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Foot pain is frustrating. Foot pain with a new baby to care for can seem hopeless. Unfortunately, many mums are vulnerable to foot pain throughout their pregnancy due to the increased stress on their bodies, combined with a surge of ligament-relaxing hormones.

We see and treat many new mums who put off their appointment for months because they don’t have the time or energy to come in (plus a part of them was hoping the pain would get better on its own!). If this sounds like you and you haven’t made it in to see your podiatrist yet, we’ve put together some easy and gentle foot and leg exercises that you can complete at home while looking after your little one. 

No equipment needed and nothing strenuous – just simple movements to get the limbs moving, slowly improve flexibility and strength, and get the blood pumping to assist your body’s repair process. This way, when you do make it in to see us, you’ll already be one step ahead on your road to recovery.

To learn more about how pregnancy affects your feet and legs, click here.

Toe Curls

  • Sit upright in your chair with your feet flat on the floor
  • Lay a kitchen towel or hand towel on the floor in front of you, so the short end is at your feet
  • Put your heel on the end of the towel with the rest of the towel in front of your foot, and without moving your heel, lift your toes and flex your foot back, stretching your toes out as far as possible
  • Place your forefoot back down on the towel, curling your toes under your foot and gripping the towel where possible. Try to move the towel down towards your heel
  • Repeat five times with each foot

Toe Pick-Up

  • Sit upright in your chair with your feet flat on the floor
  • Place 10 crayons/pens/wet wipes or other small objects that you have handy in a small bowl on the floor in front of you
  • Pick up one item at a time with your toes on one foot and place it in the bowl
  • Repeat with the other foot

Tennis Ball Roll

  • Sit upright in your chair with your feet flat on the floor
  • Place a tennis ball, or other small, firm ball on the floor near your feet
  • Put your foot on top of the ball and roll it around, massaging your foot
  • Increase or decrease pressure as needed
  • Massage your foot with the ball for two minutes
  • Repeat with the other foot

Towel Calf Stretch

  • Sit flat on the floor
  • Loop a towel around your foot so that it sits behind your toes
  • Using the towel, pull your toes towards your body, keeping your knee straight, until you start to feel a concerted stretch in your calf muscle
  • Hold the position for 30 seconds
  • Repeat 3-5 times on each foot

Achilles Stretch

  • Stand facing a wall, with your arms shoulder-width apart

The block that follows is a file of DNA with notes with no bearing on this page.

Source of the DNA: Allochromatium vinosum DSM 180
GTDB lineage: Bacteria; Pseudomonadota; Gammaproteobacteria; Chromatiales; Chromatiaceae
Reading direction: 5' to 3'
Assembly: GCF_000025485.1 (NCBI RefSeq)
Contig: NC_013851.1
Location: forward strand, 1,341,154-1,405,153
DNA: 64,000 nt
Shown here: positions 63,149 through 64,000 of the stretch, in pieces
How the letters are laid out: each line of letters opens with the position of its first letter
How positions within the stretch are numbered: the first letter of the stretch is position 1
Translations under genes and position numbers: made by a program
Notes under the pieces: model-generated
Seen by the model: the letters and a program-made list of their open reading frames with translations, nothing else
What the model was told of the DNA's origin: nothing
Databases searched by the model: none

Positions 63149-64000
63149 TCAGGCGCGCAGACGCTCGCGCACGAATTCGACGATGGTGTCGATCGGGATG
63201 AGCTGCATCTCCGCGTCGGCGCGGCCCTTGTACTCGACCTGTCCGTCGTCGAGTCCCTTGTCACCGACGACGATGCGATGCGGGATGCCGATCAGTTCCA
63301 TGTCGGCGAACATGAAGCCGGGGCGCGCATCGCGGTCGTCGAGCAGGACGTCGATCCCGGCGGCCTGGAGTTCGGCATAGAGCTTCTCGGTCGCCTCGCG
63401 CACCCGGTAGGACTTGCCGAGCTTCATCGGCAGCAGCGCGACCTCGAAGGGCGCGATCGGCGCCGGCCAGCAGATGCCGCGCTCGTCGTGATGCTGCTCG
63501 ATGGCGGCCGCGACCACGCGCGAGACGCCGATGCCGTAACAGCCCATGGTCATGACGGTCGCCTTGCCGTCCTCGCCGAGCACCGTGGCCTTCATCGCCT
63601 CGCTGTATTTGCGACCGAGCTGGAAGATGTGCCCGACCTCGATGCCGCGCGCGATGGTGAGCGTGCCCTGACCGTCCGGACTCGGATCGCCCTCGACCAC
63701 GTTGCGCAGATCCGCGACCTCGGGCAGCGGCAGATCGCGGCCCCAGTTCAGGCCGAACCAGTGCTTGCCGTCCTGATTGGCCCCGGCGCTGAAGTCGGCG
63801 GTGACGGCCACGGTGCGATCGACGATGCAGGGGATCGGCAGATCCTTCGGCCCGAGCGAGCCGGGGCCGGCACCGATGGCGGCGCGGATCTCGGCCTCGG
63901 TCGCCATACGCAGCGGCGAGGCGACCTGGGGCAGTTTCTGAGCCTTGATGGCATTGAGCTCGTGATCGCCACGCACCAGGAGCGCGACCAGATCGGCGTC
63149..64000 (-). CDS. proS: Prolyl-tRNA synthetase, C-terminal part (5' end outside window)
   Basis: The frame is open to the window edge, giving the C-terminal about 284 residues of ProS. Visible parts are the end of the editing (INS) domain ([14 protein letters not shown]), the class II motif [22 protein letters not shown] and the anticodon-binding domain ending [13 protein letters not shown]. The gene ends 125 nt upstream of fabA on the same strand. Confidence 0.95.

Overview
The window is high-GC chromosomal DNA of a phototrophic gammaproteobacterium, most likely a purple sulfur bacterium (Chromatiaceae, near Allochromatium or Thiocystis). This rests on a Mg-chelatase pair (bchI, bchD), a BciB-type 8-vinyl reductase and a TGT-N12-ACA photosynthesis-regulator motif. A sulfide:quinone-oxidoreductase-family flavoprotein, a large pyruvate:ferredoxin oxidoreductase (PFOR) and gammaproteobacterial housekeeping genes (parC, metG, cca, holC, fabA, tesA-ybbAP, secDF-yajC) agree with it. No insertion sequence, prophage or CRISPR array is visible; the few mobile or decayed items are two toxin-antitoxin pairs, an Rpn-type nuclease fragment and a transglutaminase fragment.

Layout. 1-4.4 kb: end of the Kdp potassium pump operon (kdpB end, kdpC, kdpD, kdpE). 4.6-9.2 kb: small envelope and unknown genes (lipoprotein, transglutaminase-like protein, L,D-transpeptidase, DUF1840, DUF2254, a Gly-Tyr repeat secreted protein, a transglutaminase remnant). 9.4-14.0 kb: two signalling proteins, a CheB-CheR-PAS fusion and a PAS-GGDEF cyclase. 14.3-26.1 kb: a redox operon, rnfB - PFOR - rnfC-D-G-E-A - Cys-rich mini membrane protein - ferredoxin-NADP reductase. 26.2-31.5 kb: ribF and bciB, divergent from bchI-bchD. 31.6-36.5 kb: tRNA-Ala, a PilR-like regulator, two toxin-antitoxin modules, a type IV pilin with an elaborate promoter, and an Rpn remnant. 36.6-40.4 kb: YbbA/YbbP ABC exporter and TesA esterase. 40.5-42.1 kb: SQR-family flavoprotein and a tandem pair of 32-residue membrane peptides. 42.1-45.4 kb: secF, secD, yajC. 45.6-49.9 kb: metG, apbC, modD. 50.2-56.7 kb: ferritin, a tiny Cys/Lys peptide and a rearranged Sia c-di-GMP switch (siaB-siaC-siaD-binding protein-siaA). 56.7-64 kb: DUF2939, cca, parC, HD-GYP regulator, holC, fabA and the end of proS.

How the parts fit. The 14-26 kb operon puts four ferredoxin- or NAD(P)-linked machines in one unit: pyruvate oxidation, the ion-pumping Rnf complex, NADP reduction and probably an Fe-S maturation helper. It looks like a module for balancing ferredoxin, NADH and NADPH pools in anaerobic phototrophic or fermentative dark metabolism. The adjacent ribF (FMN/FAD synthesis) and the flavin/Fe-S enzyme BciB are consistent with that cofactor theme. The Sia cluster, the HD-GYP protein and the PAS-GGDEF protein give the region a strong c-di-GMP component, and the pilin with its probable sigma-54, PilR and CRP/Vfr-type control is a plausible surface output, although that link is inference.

• Place your palms on the wall
  • Place one foot behind you with knee straight, bending the knee on your front leg.
  • Make sure both heels are flat on the floor
  • Lean forward from the hips until you feel a stretch in your Achilles tendon and calf muscle
  • To increase the stretch, move the back leg slightly further back, repeating until you reach the desired position
  • Hold the stretches for 30 seconds each and repeat three times
  • Swap the position of your legs and repeat with the other leg

Leg Circles

  • Lie down on the floor with your arms by your sides, palms down.
  • Bend your left knee and place your left foot flat on the floor
  • Extend your right leg up so that it’s perpendicular to the floor
  • Circle your right leg out to the side, down toward the ground, and return to your starting position. Make the circle as big as you can while still keeping your lower back on the floor
  • Reverse the circle
  • Complete five repetitions on one leg, and then repeat on the other

Remember that these exercises are general and not specific to your pain or injury. If you feel any pain, skip the exercise, or reduce the intensity so that no pain is felt. If you try to ‘push through the pain’, you risk aggravating and worsening the injury. If anything does cause you discomfort, make a note and let your podiatrist know when you see them.

A few extra household tips…

Small changes around the home can make a large difference to your recovery time and outcomes, especially if your foot pain is making it difficult for you to walk comfortably. We’re parents too, so our personal tips for making life that little bit easier with a baby are:

  • If you live in a multi-storey home, try and get as many things that you need for you and bub into the main room with you to save yourself numerous trips up and down the stairs while your pain is still quite prominent
  • Keep your baby’s nappies and wipes close to you by creating a mini change station in the lounge or other room where you and bub are. This will reduce the amount you have to move whenever nappies need changing
  • If you have help from a partner, get them to get as many things ready the night before as possible. This may include getting lunches and clothes ready for any other kids, clearing all the bins and making items you need for tomorrow easily accessible for you
  • Consolidate your tasks as much as you can. Need to use the bathroom? Use it as an opportunity to grab other items that you’ll need on your way back from the bathroom (like a snack or a different toy). The more you stay mindful of allowing your body to repair the injury, the better your outcome is likely to be

When you’re ready to get help, we’d love to be the podiatry team to take care of you and your family. We’ve been proudly helping care for Australia’s foot health for over 20 years, and understand the impact that pain can have on your well-being. You can book your appointment online or call us on 1800 FOOTDR.